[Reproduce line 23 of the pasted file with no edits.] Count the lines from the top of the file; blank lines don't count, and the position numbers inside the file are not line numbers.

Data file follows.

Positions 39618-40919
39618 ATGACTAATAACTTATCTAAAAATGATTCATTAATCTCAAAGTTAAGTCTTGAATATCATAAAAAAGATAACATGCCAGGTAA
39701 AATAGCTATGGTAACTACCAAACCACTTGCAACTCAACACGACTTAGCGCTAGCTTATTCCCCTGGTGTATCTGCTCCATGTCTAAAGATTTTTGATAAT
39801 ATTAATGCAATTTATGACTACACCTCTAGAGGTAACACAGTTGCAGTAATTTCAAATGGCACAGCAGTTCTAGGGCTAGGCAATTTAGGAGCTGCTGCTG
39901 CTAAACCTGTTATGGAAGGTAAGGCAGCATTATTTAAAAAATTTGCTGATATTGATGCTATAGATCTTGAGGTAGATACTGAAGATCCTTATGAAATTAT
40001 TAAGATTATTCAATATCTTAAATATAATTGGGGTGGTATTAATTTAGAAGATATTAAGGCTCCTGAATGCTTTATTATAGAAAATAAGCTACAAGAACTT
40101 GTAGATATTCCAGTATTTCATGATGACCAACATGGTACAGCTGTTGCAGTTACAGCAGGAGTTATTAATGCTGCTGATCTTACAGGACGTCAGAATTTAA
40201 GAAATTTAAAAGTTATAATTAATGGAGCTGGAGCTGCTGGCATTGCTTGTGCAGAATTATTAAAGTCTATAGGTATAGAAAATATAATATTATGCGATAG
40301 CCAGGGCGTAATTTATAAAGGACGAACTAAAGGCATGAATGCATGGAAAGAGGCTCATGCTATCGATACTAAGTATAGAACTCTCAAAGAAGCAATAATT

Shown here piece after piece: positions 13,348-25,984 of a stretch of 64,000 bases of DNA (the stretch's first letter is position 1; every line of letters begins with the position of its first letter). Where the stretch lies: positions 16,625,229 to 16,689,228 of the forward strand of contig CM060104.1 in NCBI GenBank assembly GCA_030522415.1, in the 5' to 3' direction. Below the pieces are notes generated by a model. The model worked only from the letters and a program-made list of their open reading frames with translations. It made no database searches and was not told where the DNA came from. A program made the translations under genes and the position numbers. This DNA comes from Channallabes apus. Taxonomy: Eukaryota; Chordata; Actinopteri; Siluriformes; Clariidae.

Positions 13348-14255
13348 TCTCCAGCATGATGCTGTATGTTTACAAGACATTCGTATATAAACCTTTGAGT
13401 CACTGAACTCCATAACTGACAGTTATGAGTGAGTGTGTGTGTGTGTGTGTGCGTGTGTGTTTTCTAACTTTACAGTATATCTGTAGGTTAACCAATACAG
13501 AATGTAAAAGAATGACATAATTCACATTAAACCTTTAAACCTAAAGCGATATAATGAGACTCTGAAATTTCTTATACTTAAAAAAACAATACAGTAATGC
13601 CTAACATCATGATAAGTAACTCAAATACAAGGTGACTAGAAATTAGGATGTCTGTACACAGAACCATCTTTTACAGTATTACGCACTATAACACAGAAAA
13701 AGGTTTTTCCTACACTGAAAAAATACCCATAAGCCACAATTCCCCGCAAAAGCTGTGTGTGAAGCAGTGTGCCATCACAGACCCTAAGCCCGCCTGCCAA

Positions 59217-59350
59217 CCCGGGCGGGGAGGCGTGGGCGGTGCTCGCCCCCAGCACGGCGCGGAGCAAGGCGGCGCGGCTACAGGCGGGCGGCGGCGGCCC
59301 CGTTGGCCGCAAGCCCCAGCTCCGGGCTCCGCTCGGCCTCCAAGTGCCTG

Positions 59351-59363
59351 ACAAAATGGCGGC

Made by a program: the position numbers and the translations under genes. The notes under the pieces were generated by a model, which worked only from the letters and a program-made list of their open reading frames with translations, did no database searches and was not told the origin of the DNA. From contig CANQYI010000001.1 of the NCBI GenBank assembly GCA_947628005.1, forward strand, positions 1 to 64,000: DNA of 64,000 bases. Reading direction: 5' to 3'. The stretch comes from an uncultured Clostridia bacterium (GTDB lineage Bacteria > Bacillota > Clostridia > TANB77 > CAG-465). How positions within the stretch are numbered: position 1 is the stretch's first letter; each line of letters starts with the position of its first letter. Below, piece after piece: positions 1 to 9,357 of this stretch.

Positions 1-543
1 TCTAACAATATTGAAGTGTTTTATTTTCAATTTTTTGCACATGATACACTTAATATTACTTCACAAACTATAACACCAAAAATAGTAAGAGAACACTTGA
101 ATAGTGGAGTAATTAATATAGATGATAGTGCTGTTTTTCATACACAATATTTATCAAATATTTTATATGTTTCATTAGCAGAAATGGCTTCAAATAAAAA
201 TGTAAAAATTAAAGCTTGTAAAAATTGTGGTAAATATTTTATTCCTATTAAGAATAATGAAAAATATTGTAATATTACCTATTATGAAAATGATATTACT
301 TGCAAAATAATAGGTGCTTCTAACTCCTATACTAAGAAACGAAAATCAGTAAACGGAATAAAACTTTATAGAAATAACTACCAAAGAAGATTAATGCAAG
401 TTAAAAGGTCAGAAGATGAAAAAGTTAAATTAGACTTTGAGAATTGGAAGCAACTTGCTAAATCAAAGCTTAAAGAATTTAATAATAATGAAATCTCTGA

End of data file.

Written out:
Positions 1-543